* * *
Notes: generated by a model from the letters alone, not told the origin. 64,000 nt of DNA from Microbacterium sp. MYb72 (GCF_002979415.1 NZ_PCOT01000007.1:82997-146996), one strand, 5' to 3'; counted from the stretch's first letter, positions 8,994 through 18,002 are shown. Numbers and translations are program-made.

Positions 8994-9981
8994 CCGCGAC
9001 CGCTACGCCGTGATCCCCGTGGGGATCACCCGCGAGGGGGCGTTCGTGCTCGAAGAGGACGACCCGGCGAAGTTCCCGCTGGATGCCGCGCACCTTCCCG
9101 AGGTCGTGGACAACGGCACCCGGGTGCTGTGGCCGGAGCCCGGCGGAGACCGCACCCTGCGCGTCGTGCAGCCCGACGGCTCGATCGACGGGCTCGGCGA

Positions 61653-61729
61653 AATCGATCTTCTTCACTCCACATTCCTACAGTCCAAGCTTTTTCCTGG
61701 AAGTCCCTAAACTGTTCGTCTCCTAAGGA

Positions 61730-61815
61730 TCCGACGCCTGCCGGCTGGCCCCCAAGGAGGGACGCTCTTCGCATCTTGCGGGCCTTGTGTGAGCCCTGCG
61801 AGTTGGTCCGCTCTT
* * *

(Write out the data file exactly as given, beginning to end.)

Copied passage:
Notes: generated by a model from the letters alone, not told the origin. 64,000 nt of DNA from Microbacterium sp. MYb72 (GCF_002979415.1 NZ_PCOT01000007.1:82997-146996), one strand, 5' to 3'; counted from the stretch's first letter, positions 8,994 through 18,002 are shown. Numbers and translations are program-made.

Positions 8994-9981
8994 CCGCGAC
9001 CGCTACGCCGTGATCCCCGTGGGGATCACCCGCGAGGGGGCGTTCGTGCTCGAAGAGGACGACCCGGCGAAGTTCCCGCTGGATGCCGCGCACCTTCCCG
9101 AGGTCGTGGACAACGGCACCCGGGTGCTGTGGCCGGAGCCCGGCGGAGACCGCACCCTGCGCGTCGTGCAGCCCGACGGCTCGATCGACGGGCTCGGCGA

Positions 61653-61729
61653 AATCGATCTTCTTCACTCCACATTCCTACAGTCCAAGCTTTTTCCTGG
61701 AAGTCCCTAAACTGTTCGTCTCCTAAGGA

Positions 61730-61815
61730 TCCGACGCCTGCCGGCTGGCCCCCAAGGAGGGACGCTCTTCGCATCTTGCGGGCCTTGTGTGAGCCCTGCG
61801 AGTTGGTCCGCTCTT